But it has everything to do with my brief time with the Notcutts’ landscaping team in Woodbridge, Suffolk. I was elbowed sideways there by a wide guy with a bigger mouth than mine, but in the interim I learned to love this lilac, thanks to some of the pots in the garden centre that I walked through every day. Those days are not happy memories, thanks to the Notcutts’ management, but there are some golden images lingering in my mind’s eye, among them Syringa ‘Primrose’ (and Fraxinus angustifolia subsp. oxycarpa ‘Raywood’ – but that’s another story). I’m really looking forward to growing ‘Primrose’ in my own garden for the first time. What can you say – a creamy yellow lilac? It’s got to be good for vases with ‘Charles Joly’, never mind anything else.
The final lilac I have chosen this year is Syringa pubescens subsp patula ‘Miss Kim’.
Now what I was really after was Syringa meyeri ‘Palibin’. I think I met ‘Palibin’ first at Branklyn Gardens, Perthshire. Branklyn is near where I come from and last summer I went back to worship the original plant again. Unfortunately the name on the label was not as remembered … I think/hope this is indicative of the fact that I am behind the times with horticultural nomenclature (rather than simply a symptom of my bad memory). Was anyone else in Branklyn at lilac-time last year? Or perhaps I saw ‘Palibin’ somewhere else at the same time ten years ago and the memories are confused?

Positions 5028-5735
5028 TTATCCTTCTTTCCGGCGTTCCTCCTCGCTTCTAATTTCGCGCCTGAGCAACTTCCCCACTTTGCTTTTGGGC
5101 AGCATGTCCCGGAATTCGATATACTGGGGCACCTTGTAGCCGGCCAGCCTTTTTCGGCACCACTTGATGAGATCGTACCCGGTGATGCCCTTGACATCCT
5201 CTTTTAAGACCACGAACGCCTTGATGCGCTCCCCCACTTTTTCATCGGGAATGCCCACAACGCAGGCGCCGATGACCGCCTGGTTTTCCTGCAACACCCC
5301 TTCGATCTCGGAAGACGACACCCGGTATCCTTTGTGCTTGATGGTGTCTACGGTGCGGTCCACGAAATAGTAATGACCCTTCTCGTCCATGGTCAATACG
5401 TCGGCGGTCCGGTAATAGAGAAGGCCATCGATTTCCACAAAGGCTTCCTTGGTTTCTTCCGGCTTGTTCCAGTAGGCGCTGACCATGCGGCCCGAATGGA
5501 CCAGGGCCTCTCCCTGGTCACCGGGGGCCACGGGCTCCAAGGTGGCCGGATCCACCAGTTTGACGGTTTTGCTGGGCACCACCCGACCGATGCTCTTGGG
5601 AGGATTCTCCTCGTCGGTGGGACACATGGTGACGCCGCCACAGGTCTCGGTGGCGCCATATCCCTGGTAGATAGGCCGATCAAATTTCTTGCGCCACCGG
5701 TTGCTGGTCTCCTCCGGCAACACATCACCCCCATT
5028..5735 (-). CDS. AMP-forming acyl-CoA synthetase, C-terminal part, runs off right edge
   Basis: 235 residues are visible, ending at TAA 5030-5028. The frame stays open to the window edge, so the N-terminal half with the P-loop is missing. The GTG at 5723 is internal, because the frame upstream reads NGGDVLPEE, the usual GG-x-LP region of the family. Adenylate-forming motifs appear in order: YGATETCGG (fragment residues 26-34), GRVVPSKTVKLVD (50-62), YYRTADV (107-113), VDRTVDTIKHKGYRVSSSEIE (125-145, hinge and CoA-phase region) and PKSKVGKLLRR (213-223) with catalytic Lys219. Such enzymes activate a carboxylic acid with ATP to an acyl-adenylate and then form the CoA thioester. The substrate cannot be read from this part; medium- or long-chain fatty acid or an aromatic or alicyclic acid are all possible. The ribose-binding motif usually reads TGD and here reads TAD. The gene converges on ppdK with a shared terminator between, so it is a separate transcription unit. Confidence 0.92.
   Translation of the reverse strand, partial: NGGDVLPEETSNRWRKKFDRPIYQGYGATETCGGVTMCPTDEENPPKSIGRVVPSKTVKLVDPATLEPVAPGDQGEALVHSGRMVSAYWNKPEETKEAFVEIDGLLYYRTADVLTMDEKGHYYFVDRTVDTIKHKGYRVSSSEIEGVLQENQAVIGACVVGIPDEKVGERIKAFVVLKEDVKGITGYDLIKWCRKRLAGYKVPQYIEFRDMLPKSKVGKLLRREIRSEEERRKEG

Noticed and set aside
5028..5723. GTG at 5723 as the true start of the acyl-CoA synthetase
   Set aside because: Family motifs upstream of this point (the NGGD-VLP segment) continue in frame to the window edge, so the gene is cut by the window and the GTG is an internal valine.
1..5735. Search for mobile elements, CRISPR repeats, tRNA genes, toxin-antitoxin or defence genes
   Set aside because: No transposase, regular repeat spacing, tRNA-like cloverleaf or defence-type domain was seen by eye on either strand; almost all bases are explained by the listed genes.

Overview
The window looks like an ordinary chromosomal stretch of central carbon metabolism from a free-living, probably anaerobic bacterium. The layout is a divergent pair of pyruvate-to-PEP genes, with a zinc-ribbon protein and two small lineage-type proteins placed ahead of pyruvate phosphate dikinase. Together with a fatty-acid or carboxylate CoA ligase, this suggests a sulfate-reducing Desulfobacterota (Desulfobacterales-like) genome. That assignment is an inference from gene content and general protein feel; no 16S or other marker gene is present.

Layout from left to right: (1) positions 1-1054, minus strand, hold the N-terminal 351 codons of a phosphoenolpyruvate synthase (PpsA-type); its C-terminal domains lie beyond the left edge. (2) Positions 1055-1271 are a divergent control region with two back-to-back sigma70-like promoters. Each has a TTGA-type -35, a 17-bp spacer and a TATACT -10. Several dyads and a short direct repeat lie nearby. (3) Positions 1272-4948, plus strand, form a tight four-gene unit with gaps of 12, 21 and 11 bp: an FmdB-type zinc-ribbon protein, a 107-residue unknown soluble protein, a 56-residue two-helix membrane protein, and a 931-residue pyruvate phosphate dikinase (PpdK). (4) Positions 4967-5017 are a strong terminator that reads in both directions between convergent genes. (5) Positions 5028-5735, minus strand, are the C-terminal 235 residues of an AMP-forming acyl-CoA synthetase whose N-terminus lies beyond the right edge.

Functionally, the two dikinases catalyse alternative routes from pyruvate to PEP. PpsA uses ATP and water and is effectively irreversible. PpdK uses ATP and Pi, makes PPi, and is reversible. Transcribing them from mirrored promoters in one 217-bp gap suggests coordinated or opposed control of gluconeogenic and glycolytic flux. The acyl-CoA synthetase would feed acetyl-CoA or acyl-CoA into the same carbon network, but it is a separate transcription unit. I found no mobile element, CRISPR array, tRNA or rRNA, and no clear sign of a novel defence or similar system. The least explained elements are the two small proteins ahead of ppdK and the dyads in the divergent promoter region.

It doesn’t matter. I had met a superb, small-growing lilac with really quite a fine shape (for a lilac), and I began to dream of other ”dwarf’ lilacs. ‘Miss Kim’ is known as the ‘Manchurian lilac’, as opposed to Palabin’s ‘Korean’ common name. Plants make me want to wander … She’s bigger than ‘Palibin’ (to about 2 metres) and looks like being more upright, but I’m up for a lesson in what lilacs can do. And maybe ‘Palabin’ will come later?
My final from ‘me to me’ this week needs no explanation. I bought Sambucus nigra ‘Black Lace’. When I lived in Suffolk, straight after my student time at Kew, a dark-leaved elder was one of my first plantings. How can you beat a shrub with such good foliage and all the virtues of our native elder? And remember you can coppice it to keep it to size in a border. Next week I’m going to give the ‘from me to me’ shrubs a miss to visit the ‘bourse aux greffons’ (a kind of ‘scion market’ for fruit trees) at my local branch of Croqueurs de Pommes (the French heritage fruit society). I’m a member and I’m excited! Hope you’ll be interested too … but back soon with the final additions in the from ‘me to me’ purchases.